Authors: Xiao Huang*, University of South Carolina, Cuizhen Wang, University of South Carolina
Topics: Hazards, Risks, and Disasters, Cartography, Geographic Information Science and Systems
Keywords: flooding, dasymetric mapping, GIS, building footprint, exposure
Session Type: Paper
Presentation File: No File Uploaded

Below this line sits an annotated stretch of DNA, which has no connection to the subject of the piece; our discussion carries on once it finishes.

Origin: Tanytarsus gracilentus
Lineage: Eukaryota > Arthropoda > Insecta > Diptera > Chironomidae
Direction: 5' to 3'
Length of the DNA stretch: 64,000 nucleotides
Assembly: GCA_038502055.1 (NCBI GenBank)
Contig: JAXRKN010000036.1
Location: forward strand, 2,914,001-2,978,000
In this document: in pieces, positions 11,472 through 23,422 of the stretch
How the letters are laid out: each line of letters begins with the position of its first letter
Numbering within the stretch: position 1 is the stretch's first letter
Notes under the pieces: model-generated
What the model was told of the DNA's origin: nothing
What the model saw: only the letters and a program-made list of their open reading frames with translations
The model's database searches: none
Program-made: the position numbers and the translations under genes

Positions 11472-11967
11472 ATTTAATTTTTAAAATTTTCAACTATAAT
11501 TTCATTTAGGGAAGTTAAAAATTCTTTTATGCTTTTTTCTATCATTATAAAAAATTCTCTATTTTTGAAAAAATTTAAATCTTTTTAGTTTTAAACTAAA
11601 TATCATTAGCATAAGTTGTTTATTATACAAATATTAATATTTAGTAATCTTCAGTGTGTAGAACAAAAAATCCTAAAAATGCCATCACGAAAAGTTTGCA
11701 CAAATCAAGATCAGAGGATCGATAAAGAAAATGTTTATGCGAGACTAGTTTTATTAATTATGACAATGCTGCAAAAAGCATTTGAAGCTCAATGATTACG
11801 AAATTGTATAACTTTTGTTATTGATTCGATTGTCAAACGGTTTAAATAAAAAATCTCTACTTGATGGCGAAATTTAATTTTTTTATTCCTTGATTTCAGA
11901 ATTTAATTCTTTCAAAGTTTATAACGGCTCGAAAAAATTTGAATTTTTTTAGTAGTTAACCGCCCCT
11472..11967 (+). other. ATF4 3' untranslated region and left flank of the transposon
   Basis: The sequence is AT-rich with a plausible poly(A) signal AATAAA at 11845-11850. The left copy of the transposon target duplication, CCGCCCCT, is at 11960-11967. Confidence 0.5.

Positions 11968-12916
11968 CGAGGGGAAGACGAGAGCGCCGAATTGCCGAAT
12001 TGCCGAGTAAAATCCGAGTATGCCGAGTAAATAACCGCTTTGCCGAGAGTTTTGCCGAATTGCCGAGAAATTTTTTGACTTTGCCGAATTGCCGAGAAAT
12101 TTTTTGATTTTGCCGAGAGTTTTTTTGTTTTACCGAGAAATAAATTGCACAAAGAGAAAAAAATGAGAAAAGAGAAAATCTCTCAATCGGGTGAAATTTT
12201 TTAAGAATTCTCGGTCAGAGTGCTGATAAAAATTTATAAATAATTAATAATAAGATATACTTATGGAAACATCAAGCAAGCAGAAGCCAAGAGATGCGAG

Floods are among the most common natural hazards on earth. Given the rising threat in the U.S., it is of great importance to obtain baseline information by quantifying the general exposure of floods and assessing its impact on those who are likely to bear the eventual cost of flooding. Previous works in estimating flood exposure in the U.S., however, failed to capture the great heterogeneity of population distribution and did not compare multiple floodplain products. The objective of this study is to conduct a comprehensive assessment of exposed population within the 100-year floodplains issued by three different agencies: Federal Emergency Management (FEMA), European Commission Joint Research Center (EC-JRC), and United Nations (UN). To better capture the heterogeneity of population distribution at micro-level, U.S. national building footprint dataset, a newly open-sourced dataset that contains more than 125 million buildings (released by Microsoft in June 2018), is utilized to disaggregate population statistics in block groups from the latest ACS 5-year estimates (2013-2017). The disaggregated building-level statistics are further spatially joined with multiple existing floodplain boundaries. The findings from this national assessment provide valuable benchmark information regarding the current flood exposure in the U.S. by answering the following questions: 1) how many people are exposed? 2) who are they? 3) how are they distributed? 4) how do estimations from different agencies differ spatially?